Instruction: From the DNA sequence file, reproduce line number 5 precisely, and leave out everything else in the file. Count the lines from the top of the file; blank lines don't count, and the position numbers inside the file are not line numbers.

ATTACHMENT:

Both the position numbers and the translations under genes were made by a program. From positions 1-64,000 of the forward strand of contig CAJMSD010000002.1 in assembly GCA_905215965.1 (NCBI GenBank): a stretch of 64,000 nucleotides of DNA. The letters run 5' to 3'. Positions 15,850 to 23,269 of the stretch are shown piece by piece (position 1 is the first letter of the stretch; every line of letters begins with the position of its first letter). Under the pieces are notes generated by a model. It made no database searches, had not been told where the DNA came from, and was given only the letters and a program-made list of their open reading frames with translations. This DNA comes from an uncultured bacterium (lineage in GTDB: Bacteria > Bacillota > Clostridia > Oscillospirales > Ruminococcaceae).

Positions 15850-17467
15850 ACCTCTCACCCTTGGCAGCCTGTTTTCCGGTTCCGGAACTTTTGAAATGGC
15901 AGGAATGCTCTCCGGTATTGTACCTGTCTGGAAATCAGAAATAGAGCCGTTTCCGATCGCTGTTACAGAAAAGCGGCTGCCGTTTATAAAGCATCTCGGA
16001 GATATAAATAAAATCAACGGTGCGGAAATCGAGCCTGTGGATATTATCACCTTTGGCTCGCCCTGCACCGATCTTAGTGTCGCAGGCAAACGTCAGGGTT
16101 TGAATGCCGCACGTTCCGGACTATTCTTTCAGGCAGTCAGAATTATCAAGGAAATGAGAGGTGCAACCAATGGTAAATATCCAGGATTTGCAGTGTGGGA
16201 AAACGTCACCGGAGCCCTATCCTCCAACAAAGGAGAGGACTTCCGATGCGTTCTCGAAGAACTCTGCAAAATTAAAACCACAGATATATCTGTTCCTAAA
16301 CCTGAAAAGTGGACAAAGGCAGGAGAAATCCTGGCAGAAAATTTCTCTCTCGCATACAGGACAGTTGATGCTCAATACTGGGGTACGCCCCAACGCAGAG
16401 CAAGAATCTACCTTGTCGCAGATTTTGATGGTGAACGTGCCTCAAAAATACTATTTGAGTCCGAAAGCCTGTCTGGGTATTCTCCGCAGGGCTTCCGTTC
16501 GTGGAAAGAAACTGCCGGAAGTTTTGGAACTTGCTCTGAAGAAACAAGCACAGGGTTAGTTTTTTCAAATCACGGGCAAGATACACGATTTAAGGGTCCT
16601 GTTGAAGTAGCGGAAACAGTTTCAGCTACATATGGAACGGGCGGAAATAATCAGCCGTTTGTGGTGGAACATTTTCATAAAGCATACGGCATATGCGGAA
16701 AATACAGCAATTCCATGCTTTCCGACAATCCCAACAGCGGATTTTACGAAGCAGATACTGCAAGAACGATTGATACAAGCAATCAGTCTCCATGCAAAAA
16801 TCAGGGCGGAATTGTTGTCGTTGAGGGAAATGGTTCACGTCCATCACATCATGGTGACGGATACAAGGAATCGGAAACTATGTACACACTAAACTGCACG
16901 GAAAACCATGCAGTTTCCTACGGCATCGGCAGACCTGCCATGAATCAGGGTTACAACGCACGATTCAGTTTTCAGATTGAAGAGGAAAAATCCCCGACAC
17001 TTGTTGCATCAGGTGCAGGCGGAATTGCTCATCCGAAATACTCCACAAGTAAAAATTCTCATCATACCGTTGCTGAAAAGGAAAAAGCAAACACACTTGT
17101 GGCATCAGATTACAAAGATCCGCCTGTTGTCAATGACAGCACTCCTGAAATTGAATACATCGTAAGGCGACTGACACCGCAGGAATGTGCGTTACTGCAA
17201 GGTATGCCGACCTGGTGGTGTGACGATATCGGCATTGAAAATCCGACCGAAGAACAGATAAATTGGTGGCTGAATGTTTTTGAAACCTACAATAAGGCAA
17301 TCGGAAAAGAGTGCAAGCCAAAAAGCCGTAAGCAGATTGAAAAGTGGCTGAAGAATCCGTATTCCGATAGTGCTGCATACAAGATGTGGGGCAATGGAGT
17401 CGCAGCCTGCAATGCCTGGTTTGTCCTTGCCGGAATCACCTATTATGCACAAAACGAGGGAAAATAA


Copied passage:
16001 GATATAAATAAAATCAACGGTGCGGAAATCGAGCCTGTGGATATTATCACCTTTGGCTCGCCCTGCACCGATCTTAGTGTCGCAGGCAAACGTCAGGGTT